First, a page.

Why it could have been great: White Knight Chronicles

Level 5′s epic but underwhelming PS3 role-playing game could have rocked our worlds. Edwin investigates the game’s undelivered promise.

By Edwin Evans-Thirlwell, February 5, 2010


I can recall the moment I decided to buy a PlayStation 3 pretty clearly: it was immediately after watching the first trailer for Level 5′s White Knight Chronicles. Everything about the gameplay depicted – that visceral combo system, the cliched but vibrant character designs, the apparent presence of such exciting new features as enemy morale, or WWF-style team moves – set my thumbs a-twitching.

All this, of course, was back in what now increasingly seems the Japanese role-playing game’s prosperous mature period, with diamond after diamond hitting the PlayStation 2: the divisive but incredibly ambitious Final Fantasy XII, Persona 3 and 4, Valkyrie Profile Silmeria, Vanillaware’s compromised but beautiful Odin Sphere and Level 5′s own, gleefully nostalgic Dragon Quest VIII: Journey for the Cursed King.

BioWare and Bethesda were still PC developers, for the most part, with the Knights of the Old Republic and Elder Scrolls games merely hinting at the success the two North American developers would eventually find on high definition boxes, and the console-based role-playing market was accordingly the province of Square Enix and its imitators.

To my lately out-of-university, card-carrying anorak self, White Knight Chronicles was the herald of a still-greater epoch – a golden phase in the evolution of explicitly statistical combat, soaring storylines and richly inlaid worlds.

How time and target footage makes fools of us all. The industry has shifted and expanded over the past decade, the DS, Wii and lately the iPhone bringing about the dominance of a new, detached, impatient, more feminine, more extroverted and less jargon-tolerant breed of consumer. Development costs have gone up, and margins have shrunk under the weight of a global recession.

Major JRPG releases – The Last Remnant, Infinite Undiscovery, Blue Dragon – have floundered. Competition from North American and European role-playing houses has skyrocketed. And White Knight Chronicles, finally shipped to Europe after almost half a decade in the incubator, isn’t the game I bought a PS3 for.

A man would need a heart of stone to look on that face without wishing to slap it.

A man would need a heart of stone to look on that face without wishing to slap it.

Its flaws are those of a lot of JRPGs, but all the worse for the lateness of the hour. Trite, adolescent characterisations. A stagnant save-the-princess plot. Battles which run heavy on attrition and FX but light on actual challenge and tactical thought. Repetitive, redundant town-quest-dungeon progression.

I could go on. I will. There’s the same old tiresome high fantasy aesthetic. Decrepit A-to-B mission structure. An excess of uninteresting “stuff” – weapons with marginally higher attack values, a gazillion different kinds of potion – coupled with shockingly regressive fixed character inventories.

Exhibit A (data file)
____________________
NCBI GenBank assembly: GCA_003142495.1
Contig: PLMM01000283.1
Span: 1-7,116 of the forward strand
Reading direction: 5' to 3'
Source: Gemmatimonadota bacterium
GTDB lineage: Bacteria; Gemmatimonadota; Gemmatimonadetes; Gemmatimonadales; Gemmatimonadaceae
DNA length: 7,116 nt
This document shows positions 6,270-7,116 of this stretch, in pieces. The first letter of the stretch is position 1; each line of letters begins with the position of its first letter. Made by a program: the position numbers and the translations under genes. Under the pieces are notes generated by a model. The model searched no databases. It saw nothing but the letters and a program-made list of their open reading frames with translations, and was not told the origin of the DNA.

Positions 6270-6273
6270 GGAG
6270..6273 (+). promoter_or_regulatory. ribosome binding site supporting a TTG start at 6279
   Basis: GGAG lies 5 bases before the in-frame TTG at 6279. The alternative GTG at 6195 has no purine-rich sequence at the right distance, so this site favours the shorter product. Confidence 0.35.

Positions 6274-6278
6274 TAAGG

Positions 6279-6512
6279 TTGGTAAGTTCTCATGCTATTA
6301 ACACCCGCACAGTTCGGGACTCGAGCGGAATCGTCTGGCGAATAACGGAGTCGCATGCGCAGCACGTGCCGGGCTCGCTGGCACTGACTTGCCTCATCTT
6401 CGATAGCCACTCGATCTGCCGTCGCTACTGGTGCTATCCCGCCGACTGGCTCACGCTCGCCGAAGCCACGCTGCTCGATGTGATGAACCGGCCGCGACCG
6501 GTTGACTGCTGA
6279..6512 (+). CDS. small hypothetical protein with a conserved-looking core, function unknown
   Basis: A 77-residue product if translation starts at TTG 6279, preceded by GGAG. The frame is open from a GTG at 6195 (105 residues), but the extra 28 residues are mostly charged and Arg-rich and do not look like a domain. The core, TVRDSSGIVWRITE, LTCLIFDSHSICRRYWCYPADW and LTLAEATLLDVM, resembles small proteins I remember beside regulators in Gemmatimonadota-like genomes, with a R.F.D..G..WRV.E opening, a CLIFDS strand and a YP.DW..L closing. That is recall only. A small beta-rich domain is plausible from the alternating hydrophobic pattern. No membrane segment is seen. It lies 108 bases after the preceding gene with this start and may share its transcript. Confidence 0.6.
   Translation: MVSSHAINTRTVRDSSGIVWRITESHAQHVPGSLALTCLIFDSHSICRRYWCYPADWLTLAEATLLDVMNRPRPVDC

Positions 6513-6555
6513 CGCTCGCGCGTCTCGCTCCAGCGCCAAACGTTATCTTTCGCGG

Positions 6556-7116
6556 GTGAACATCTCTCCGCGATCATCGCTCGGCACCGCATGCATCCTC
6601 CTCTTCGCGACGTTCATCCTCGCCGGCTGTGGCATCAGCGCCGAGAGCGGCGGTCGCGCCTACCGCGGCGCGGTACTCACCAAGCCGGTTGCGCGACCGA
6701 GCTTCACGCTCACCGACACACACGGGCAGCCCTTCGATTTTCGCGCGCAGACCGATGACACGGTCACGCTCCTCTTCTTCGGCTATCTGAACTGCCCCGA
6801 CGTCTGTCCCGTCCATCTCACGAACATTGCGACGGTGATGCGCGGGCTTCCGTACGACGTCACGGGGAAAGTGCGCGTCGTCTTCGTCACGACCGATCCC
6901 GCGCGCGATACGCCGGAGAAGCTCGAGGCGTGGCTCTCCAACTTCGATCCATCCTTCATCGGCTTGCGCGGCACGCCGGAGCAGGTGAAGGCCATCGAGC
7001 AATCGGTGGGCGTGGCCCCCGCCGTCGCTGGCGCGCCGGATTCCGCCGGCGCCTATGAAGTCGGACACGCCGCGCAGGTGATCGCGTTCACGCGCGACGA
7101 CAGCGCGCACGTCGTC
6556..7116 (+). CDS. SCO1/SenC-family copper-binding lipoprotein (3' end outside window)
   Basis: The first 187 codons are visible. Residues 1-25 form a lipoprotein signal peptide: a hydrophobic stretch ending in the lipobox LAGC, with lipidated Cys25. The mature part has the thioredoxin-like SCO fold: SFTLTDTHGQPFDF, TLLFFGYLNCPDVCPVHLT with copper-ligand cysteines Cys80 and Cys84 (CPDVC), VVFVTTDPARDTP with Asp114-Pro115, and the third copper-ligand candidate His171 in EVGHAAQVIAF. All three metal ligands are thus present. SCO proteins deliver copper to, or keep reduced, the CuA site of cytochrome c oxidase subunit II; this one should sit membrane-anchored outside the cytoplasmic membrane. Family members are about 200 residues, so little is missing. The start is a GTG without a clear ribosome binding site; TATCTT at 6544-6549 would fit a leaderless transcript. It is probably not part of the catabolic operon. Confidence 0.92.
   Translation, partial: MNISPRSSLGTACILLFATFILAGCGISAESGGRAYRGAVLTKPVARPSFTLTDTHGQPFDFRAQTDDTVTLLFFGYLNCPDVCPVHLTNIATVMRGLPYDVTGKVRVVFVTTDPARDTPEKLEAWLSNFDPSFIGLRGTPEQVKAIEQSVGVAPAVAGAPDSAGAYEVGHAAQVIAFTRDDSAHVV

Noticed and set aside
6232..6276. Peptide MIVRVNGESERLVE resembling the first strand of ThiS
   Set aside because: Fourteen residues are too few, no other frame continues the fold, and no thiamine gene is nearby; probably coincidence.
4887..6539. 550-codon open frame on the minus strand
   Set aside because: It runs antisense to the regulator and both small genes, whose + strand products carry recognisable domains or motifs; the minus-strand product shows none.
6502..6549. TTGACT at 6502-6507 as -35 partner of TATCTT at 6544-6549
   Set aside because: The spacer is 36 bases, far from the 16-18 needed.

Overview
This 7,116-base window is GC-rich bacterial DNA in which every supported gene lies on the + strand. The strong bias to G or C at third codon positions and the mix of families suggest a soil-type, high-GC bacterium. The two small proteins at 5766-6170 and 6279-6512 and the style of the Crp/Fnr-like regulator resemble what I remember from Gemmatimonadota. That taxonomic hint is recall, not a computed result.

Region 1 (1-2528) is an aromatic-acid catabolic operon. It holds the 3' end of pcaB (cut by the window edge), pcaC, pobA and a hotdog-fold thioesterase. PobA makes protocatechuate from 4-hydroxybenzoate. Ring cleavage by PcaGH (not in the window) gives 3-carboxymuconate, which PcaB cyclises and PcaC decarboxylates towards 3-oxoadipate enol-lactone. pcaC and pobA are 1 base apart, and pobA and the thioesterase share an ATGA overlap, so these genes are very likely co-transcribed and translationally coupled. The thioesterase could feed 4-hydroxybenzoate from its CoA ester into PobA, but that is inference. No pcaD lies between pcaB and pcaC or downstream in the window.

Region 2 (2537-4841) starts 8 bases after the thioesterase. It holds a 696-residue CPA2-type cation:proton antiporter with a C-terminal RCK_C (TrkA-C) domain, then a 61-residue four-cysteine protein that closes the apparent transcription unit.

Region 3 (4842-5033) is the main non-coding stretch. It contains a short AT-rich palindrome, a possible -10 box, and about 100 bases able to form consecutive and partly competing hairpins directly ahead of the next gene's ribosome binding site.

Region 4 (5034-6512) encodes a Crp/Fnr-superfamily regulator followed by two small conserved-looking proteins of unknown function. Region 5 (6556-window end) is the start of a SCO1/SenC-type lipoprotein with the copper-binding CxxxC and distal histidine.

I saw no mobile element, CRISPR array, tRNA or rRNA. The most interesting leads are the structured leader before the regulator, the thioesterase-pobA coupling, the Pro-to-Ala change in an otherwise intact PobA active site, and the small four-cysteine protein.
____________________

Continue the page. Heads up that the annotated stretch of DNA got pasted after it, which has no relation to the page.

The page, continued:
4 Responses to “Why it could have been great: White Knight Chronicles”

  1. forevercloud3000 says:

    Im starting to think everyone who played this game paid little to no attention to the battle tutorials and story. Yes, its true the story is on the generic side, but its not exactly horendous either which is in itself a win with the horrid stories some JRPGs have(SO3, cough).

    The battle system is also not as weak as most reviewers and onlookers make it seem. Why doees no one bring up the fact you can litterally form combos to execute on the fly? I can even name the moves I make, further personalizing my characters.

    And you say that you are forced to go down the pallette list and select “Change Target” but you can just press L2 or R2 to scroll through targets. Enemies have weaknesses to Certain Elements as well as attack types that the game forces you to discover on your own. It is very MMO like, except that it does what many MMO players wish other games did and gives you something to do while your waiting for a Party.

    And as far as the Knight goes, he rocks. Yes, he is a trump card, end all be all ass kicking giant. Yet you also are limited to how much MP u have seeing as every action costs you MP points with the Knight. If you dont time your transformations right you will get decimated. Take the situation for instance where 3 giants were around me and I destroyed them with the Knight. Then I ran a little further and ran into some kind of demon hound and was out of AC and got crushed.

  2. Edwin says:

    Hey cloud, great comment. I did enjoy the combo system, though after a while you realise that every weapon class has more or less the same unlockable abilities – thrusts, lifts, debuffs, stances, etc – so everything gets a bit samey. I don’t think I’ve ever lost a battle while playing Knight in around 20 hours of game time. It got a bit ridiculous during one of the boss fights, the one where the three demon beast things combine into a three-headed dog – I was leathering six shades of sherbet out of all and sundry, but then a cut scene popped up and made it look as if I was losing. MP for the Knight isn’t that hard to come by – just drop a potion or two. You’re right about target changing though – I’d completely missed the shoulder button thing. Will update the article. :)

  3. LocoPuyo says:

    Is this for PS2?

  4. FC says:

    Amen, Cloud. The online portion of this game is fantastic.


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